After driving it for 230 miles, I’ve fixed almost everything and have some first thoughts.
As far as the fixes go, it hasn’t been too bad. Most expensive was tires ($502 but I have a $50 rebate coming), least expensive was fixing the headliner (a can of adhesive spray we had already).
Left to do is the driver’s door lock actuator ($25 DIY, $125 at shop), paint touch up, very slight leak from passenger side front door, cruise button doesn’t hold ($60 but I need to get the radio code before I can do that), and front door speakers ($30-$50, depending on how nice I want). Compare that to the laundry list of expensive things to do on the Lexus. It’s nice to have a car with very few problems and ones that are minor, inexpensive, and easy enough to do yourself.
- torque? what’s that?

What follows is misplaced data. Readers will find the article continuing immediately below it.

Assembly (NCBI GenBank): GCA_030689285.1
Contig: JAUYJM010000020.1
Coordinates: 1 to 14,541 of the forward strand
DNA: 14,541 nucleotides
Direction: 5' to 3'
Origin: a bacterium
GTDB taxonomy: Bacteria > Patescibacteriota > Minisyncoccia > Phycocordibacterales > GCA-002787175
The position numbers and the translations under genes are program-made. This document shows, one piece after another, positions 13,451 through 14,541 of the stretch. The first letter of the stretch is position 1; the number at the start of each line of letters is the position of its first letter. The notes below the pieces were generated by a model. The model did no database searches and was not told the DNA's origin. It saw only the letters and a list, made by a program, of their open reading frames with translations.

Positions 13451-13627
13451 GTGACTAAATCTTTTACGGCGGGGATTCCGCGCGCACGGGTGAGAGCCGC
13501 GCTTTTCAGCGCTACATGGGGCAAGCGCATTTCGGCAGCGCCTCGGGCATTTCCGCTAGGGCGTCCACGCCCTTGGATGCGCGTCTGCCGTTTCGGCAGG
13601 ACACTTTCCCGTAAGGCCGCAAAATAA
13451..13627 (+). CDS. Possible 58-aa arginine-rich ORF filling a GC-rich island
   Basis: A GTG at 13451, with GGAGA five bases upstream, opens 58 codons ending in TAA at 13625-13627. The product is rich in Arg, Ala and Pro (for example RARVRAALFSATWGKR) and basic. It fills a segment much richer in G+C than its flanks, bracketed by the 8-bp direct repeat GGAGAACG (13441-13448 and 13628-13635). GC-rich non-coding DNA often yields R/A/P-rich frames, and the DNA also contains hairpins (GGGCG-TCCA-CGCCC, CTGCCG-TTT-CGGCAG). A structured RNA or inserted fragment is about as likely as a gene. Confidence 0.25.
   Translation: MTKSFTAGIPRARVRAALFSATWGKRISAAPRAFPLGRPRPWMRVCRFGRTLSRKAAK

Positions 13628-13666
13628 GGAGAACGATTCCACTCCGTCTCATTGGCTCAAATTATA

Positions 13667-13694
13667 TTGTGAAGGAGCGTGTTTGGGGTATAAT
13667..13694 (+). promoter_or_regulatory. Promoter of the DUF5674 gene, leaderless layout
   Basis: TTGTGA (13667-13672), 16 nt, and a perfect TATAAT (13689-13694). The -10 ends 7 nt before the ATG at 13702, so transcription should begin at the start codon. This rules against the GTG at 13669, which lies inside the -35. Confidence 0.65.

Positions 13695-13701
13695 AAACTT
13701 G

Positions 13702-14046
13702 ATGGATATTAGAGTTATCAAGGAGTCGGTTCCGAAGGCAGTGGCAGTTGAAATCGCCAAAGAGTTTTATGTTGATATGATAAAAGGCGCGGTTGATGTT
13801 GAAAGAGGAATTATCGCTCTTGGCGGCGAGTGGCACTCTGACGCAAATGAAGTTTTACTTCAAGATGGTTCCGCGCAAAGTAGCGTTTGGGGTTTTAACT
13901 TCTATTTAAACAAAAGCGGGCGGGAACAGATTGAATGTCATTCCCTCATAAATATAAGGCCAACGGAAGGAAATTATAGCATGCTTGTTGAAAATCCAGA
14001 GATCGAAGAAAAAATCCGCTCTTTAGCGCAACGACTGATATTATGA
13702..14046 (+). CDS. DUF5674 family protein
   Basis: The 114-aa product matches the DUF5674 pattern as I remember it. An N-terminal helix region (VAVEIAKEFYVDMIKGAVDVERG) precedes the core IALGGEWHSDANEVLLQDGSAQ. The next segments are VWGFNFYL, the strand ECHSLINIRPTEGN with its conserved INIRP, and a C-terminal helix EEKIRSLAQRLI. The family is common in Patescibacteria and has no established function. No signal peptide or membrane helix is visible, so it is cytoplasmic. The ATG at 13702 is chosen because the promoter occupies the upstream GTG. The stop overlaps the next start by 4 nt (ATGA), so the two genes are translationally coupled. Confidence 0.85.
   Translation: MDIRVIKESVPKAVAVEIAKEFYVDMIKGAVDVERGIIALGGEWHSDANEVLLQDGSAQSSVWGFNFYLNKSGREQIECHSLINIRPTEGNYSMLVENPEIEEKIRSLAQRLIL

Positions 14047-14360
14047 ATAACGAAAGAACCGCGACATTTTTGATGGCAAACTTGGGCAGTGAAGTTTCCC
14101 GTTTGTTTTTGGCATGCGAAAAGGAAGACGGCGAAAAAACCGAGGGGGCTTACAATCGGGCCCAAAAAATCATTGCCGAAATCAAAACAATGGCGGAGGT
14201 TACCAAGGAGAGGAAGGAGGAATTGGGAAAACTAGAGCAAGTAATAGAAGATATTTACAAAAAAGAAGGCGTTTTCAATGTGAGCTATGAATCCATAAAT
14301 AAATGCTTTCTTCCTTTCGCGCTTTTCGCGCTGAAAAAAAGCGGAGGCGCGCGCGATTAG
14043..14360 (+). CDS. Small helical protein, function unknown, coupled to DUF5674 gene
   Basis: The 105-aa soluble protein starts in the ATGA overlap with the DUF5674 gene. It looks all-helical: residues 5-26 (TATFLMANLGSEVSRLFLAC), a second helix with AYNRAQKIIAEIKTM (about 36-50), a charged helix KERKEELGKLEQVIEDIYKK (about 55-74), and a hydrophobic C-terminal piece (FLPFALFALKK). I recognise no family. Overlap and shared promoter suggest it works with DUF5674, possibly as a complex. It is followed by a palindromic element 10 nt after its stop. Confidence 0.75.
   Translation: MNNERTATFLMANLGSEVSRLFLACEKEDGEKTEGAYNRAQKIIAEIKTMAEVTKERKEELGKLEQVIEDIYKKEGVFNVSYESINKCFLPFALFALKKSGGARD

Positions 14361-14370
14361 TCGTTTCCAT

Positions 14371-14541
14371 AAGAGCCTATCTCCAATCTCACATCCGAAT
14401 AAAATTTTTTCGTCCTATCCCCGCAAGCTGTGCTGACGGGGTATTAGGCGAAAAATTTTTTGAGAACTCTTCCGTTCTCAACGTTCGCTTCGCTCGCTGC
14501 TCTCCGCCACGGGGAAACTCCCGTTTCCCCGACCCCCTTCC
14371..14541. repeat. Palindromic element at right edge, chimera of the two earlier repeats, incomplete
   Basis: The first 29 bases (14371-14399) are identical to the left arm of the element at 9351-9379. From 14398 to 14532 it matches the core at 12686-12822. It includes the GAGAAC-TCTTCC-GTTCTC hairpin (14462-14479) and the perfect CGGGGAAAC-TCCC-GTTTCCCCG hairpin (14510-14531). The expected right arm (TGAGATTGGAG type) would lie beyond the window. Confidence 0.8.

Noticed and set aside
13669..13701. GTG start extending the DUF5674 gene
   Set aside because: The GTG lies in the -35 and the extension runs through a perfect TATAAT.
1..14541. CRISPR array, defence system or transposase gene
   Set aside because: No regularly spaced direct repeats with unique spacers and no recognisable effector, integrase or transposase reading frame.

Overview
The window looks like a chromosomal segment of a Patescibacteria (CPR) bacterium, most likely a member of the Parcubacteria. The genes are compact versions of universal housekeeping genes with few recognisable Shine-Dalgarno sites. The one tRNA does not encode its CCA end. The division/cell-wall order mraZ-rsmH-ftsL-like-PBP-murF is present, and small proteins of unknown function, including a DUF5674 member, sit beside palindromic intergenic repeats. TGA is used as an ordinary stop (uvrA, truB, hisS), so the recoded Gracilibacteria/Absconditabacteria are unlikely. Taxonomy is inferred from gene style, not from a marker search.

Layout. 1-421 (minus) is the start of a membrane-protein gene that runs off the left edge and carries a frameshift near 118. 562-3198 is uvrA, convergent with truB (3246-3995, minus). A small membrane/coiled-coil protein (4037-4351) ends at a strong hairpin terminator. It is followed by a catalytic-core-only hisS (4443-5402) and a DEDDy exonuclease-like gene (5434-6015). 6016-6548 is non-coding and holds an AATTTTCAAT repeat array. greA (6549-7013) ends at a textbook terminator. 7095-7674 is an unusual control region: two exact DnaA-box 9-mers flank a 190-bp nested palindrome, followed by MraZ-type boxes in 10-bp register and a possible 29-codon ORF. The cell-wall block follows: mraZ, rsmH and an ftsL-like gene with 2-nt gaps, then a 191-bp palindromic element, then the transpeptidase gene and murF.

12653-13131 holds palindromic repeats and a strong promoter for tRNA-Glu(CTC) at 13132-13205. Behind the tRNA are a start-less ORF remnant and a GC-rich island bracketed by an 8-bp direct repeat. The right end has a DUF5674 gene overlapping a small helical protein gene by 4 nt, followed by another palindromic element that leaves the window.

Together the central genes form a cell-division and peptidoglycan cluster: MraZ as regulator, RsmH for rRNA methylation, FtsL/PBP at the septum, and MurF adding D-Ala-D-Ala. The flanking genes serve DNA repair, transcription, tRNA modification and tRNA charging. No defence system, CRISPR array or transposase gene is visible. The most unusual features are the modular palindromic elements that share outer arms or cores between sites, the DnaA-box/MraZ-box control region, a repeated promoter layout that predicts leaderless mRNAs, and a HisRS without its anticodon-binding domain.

- my old tires were crap
- my new tires are GRIPPYYYY (BFGoodrich g-Force Comp 2 all-seasons)
- minimal body roll plus the new tires make this a corner carver, so much grip
- this car is really clean on the inside
- a little more rust than I first thought, but I’m in the rust belt so no surprise. Nothing structural either.
- it looks really good
- it still makes good power and accelerates nicely
- manual shift mode is a very nice feature
- it looks like I’m getting around 20 mpg city, with hooning. Much improved over the Lexus, which was about 15 city with hooning.
- engine is so smooth and eager to rev, it’s a real gem
- interior is surprisingly modern for being 12 years old
Also, does OPPO sticker? I’ve got a few on my car, so far I’ve got all I want except an LaLD one.
That’s all for this update, hopefully I won’t have any more repairs to tell about.